Congo-Kinshasa: ICC Rejects Appeal By Congo Warlord Bosco Ntaganda

M23 fighters loyal to Bosco Ntaganda move along the road towards Goma as peacekeepers observe a gathering of armed people north of the city on March 1, 2013.

Dubbed the "Terminator," the former militia leader had appealed the ICC's 30-year prison sentence. The appeals chamber upheld both the verdict and the sentence.

The International Criminal Court on Tuesday upheld the war crimes conviction and 30-year sentence imposed on former Congolese warlord Bosco Ntaganda.

The sentence, handed down in 2019 on 18 counts of war crimes committed in the early 2000s, is the longest in the court's history.

Dismissing an appeal by Ntaganda, Judge Howard Morrison said the ICC's appeals chamber "confirms by a majority the conviction decision" and "confirms the trial chamber's sentencing judgement."

What was the previous ICC ruling?

Dubbed the "Terminator," the Rwandan-born 47-year-old was found guilty of crimes against humanity, including murder, sexual slavery, rape and using child soldiers.

The ICC convicted him in July 2019 and sentenced him in November 2019.

On March 8 this year, the ICC ordered a record $30 million (€25.3 million) in reparations to Ntaganda's victims.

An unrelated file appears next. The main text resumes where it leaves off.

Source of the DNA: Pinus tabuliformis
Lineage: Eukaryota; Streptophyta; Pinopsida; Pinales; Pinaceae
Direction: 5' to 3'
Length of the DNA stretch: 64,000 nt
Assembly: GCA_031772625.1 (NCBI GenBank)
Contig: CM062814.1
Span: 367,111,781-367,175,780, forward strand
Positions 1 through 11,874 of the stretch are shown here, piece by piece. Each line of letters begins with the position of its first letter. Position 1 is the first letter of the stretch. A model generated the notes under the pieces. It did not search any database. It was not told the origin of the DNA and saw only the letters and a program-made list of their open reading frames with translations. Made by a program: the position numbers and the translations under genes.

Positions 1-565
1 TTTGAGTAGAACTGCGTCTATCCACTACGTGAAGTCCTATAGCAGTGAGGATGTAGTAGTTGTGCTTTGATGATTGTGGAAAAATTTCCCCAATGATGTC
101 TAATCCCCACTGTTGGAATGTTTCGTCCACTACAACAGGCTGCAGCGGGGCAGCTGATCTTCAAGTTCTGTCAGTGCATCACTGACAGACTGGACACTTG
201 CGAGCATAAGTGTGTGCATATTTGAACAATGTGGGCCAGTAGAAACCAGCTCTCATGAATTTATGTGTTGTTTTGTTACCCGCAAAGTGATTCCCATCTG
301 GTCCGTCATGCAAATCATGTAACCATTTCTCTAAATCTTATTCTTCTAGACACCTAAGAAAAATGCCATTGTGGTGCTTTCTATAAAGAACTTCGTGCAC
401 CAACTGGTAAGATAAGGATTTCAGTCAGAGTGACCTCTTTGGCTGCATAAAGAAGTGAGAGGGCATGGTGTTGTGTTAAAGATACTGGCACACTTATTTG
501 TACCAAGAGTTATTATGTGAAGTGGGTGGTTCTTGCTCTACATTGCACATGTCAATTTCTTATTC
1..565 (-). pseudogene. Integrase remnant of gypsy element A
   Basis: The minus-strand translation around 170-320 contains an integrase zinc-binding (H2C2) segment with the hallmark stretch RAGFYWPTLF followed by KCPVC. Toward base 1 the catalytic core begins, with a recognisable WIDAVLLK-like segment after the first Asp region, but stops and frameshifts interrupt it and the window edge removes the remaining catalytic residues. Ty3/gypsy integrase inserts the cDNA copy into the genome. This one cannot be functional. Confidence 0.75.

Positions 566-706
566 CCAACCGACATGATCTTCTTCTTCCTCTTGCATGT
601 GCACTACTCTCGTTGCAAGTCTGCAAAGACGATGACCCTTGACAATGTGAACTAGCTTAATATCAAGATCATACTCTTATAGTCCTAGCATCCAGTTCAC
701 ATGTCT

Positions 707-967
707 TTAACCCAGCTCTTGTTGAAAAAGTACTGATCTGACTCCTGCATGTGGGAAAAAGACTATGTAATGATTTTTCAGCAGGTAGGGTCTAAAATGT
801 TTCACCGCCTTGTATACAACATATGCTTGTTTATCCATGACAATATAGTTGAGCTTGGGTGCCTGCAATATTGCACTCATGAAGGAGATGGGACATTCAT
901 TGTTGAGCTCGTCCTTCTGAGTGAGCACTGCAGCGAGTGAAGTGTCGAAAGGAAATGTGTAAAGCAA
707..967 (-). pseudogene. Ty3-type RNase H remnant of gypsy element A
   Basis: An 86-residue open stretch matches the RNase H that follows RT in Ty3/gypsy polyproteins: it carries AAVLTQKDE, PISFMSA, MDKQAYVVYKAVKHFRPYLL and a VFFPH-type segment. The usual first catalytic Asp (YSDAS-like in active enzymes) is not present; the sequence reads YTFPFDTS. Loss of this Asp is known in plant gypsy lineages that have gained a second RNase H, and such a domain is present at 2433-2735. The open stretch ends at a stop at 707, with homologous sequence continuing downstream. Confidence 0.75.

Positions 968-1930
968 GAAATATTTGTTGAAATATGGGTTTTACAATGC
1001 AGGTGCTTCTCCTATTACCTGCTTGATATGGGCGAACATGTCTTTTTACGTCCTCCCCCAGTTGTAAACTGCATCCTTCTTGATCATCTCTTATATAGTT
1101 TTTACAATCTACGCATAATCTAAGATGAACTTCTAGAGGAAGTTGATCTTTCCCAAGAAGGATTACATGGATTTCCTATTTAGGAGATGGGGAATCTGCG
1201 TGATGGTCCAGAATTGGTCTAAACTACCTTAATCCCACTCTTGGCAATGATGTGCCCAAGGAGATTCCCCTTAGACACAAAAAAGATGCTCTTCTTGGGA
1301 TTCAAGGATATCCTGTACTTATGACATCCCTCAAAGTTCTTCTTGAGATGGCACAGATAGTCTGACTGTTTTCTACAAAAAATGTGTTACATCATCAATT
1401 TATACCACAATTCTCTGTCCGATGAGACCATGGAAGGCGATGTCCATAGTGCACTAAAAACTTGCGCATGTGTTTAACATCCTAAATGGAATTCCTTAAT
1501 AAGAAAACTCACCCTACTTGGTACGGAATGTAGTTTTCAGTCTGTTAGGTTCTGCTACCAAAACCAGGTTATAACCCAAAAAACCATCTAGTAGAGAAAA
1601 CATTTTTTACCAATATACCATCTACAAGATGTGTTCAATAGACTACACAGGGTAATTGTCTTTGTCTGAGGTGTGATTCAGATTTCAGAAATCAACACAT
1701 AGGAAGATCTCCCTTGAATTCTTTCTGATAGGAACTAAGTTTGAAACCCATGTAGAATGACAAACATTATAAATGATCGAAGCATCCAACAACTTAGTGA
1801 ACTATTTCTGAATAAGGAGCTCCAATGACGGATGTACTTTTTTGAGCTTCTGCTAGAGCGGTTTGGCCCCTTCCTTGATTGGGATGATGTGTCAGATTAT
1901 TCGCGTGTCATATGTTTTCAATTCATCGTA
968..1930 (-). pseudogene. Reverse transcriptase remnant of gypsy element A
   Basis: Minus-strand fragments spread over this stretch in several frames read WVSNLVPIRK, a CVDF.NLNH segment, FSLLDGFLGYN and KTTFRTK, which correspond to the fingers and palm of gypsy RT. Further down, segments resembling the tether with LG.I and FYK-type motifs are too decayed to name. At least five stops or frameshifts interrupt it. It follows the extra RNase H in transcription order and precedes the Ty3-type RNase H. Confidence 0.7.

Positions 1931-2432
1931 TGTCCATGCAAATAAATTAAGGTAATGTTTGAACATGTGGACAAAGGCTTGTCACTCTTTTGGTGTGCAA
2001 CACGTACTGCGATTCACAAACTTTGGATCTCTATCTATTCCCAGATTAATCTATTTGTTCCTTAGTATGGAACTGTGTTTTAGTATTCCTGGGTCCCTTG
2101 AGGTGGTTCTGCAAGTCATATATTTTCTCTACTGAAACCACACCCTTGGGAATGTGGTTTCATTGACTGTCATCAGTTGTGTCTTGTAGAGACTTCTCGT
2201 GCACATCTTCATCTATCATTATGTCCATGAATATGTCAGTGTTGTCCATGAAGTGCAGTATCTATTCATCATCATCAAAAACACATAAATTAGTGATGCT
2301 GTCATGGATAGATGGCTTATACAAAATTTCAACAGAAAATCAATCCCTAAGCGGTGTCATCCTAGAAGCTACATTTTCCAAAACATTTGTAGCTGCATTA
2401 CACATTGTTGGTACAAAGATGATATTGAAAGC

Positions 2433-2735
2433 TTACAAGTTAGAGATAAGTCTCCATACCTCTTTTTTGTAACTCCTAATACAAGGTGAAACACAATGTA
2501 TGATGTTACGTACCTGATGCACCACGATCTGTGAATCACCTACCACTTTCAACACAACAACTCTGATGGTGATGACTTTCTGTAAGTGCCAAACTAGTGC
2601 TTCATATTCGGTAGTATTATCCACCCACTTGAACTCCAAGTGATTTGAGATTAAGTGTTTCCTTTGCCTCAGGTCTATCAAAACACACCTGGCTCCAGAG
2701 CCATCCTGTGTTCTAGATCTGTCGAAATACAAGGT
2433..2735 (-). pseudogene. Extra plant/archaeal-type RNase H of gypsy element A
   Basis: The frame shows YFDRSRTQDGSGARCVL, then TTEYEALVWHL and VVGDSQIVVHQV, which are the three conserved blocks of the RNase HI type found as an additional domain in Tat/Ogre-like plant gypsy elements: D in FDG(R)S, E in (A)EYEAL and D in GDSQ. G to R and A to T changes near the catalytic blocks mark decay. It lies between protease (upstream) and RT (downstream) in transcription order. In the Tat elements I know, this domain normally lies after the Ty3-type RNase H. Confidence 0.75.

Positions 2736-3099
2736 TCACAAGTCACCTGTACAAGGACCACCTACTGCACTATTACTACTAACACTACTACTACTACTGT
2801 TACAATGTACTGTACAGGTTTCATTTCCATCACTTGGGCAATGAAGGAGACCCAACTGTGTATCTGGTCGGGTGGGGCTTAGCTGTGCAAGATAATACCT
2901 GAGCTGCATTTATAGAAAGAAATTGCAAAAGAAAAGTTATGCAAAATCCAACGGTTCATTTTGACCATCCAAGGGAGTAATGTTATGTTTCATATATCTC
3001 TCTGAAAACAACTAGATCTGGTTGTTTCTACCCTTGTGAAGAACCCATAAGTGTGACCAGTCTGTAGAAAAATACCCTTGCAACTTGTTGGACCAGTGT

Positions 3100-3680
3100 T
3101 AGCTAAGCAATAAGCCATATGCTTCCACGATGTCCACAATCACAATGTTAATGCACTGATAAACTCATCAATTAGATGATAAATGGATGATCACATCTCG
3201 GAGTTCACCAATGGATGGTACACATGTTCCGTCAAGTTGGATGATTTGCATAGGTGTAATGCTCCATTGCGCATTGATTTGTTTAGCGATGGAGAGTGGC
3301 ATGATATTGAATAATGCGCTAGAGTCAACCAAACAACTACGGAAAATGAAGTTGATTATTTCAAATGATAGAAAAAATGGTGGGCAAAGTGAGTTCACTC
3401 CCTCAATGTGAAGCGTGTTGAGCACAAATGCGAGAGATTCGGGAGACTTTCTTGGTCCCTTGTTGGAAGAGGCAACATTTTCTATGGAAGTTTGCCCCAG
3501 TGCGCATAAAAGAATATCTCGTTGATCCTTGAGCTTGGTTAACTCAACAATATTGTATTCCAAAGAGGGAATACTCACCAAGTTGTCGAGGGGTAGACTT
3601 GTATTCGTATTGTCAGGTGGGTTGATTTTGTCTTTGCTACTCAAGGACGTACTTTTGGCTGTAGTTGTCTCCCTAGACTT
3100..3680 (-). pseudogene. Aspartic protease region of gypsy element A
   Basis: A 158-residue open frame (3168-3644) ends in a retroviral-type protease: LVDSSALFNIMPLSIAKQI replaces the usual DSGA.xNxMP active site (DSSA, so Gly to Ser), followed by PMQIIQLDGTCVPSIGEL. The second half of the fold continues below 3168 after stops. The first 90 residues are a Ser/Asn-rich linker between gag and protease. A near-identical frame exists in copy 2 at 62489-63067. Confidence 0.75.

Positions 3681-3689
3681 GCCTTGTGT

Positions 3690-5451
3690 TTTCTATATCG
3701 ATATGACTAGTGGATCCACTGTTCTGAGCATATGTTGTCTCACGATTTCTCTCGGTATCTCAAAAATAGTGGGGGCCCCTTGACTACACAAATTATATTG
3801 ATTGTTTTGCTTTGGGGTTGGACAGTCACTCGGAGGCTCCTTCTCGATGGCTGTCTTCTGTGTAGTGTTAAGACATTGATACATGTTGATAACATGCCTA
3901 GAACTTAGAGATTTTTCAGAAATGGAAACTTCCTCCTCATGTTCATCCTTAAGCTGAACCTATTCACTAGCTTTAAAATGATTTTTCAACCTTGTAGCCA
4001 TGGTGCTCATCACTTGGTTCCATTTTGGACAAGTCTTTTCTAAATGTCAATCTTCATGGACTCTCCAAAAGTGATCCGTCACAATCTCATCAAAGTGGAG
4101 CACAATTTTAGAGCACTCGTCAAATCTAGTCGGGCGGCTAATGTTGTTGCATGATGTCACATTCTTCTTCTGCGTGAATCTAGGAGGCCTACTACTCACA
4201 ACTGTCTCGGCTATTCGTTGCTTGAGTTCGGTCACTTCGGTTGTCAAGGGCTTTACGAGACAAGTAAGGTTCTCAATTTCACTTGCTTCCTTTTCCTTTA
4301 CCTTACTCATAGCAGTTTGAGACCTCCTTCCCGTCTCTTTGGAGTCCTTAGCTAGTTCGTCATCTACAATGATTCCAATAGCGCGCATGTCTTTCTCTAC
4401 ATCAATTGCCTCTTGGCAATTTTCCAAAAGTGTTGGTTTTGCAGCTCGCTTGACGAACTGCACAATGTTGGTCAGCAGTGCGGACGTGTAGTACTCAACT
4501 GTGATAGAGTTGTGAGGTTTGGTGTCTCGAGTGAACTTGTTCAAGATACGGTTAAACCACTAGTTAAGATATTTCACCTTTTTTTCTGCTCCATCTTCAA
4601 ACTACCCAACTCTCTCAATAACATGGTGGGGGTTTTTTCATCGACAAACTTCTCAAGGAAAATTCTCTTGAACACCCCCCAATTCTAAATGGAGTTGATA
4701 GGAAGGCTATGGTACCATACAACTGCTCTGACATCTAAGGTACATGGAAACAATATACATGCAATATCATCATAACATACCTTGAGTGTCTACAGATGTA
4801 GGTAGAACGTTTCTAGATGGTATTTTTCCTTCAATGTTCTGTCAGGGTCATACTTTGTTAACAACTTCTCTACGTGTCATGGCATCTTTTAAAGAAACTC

The court said it was offering "collective reparations with individualized components" for possibly more than 100,000 eligible victims.

Judges said Ntaganda was a "key leader" of the Union of Congolese Patriots rebel group and its military wing, the Patriotic Forces for the Liberation of Congo.

The group operated on the eastern border of the Democratic Republic of Congo in 2002 and 2003, killing hundreds of civilians in the fight with rival militias over minerals in the region. Since 1999, tens of thousands of people have been killed in the area.

Who is Bosco Ntaganda?

Ntaganda was a former army general who later became a founding member of the M23 rebel group, which signed a peace deal with the government in 2013.

He was the first-ever suspected war criminal to surrender to the ICC in 2013 by walking into the United States Embassy in the Rwandan capital Kigali. An ICC warrant for his arrest was first issued in 2006.

He said during his trial that he was a "soldier not a criminal," insisting that the nickname "Terminator" did not apply to him. The name refers to the 1984 science fiction film depicting a relentless robot killer.

(AFP, AP, dpa)

More From: DW

Don't Miss

AllAfrica publishes around 800 reports a day from more than 130 news organizations and over 500 other institutions and individuals, representing a diversity of positions on every topic. We publish news and views ranging from vigorous opponents of governments to government publications and spokespersons. Publishers named above each report are responsible for their own content, which AllAfrica does not have the legal right to edit or correct.

Articles and commentaries that identify as the publisher are produced or commissioned by AllAfrica. To address comments or complaints, please Contact us.